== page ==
"The combination of sluggish growth and acute market turmoil has triggered fears that the global economy could be heading for recession, eight years after the global financial crisis,” said Lawson.
“Whilst we have a number of tools and indicators we can use to understand the business cycle and the risks ahead, there is conflicting evidence,” he added.
In April’s edition of SLI’s Global Outlook Lawson outlines why a significant amount of financial stress has taken hold of the global economy, particularly at the beginning of this year - further clouding the economic outlook.
At first glance, he said, economic variables including current account balances, labour market slack and credit growth are showing characteristics indicating activity is more mid-cycle than late-cycle. But financial variables such as equity market values, credit spreads and the yield curve suggest that the cycle is maturing more quickly. More worrying signs are coming from the recession probability models based on financial variables, Lawson added.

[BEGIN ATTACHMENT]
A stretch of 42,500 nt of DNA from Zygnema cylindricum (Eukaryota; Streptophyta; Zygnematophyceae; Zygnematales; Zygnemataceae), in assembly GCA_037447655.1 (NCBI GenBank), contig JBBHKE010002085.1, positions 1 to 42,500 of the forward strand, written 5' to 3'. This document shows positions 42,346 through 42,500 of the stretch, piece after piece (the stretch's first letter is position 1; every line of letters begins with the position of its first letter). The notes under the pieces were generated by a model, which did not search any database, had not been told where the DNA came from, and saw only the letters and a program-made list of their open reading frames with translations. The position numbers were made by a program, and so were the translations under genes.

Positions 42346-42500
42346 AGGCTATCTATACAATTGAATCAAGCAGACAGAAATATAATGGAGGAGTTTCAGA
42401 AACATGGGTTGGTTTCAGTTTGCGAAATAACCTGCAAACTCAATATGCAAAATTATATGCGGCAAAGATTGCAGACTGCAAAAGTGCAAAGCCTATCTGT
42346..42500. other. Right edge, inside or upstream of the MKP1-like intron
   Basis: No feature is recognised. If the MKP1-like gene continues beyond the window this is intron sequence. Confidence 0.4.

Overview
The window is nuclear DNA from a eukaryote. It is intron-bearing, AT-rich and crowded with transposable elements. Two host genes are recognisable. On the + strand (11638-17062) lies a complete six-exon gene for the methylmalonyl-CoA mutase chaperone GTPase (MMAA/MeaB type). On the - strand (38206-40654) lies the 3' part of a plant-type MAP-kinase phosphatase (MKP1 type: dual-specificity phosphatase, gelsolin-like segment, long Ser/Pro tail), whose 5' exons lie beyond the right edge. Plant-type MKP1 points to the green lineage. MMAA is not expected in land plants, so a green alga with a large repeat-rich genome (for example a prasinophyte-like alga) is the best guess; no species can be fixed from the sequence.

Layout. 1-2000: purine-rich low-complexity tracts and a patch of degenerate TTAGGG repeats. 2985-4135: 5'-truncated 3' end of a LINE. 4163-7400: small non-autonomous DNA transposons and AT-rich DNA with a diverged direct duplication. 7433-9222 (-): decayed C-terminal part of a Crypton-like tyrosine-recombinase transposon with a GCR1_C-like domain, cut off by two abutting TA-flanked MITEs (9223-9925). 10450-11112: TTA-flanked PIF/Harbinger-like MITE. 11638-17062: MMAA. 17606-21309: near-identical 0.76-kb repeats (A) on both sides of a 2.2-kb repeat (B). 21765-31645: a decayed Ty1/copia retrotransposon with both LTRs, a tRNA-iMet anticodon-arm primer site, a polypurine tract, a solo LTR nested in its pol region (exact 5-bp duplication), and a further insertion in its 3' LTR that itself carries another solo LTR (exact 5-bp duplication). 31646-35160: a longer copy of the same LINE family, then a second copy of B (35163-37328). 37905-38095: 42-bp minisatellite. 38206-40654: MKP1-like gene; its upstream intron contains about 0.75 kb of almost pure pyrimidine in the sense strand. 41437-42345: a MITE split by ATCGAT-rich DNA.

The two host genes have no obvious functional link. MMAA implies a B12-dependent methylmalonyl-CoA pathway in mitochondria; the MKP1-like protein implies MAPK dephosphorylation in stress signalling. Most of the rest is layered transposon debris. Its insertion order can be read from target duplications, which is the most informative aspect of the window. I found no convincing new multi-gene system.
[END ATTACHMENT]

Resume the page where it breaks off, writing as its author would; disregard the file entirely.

Although there are conflicting signals between economic and financial indicators, there is not enough evidence in the fundamentals to indicate that we are heading into recession this year, according to the economist. Forward looking indicators point to continued growth through the Spring, outside of the commodities sector, in Lawson's view.
"However, we need to monitor conditions very closely over the coming months for signs that we are too sanguine," he said.
The OECD's composite leading indicator is designed to provide early signs of turning points, Lawson noted in the paper, and is currently signalling stable but subdued growth across the developed world, with a mixed outlook in emerging markets.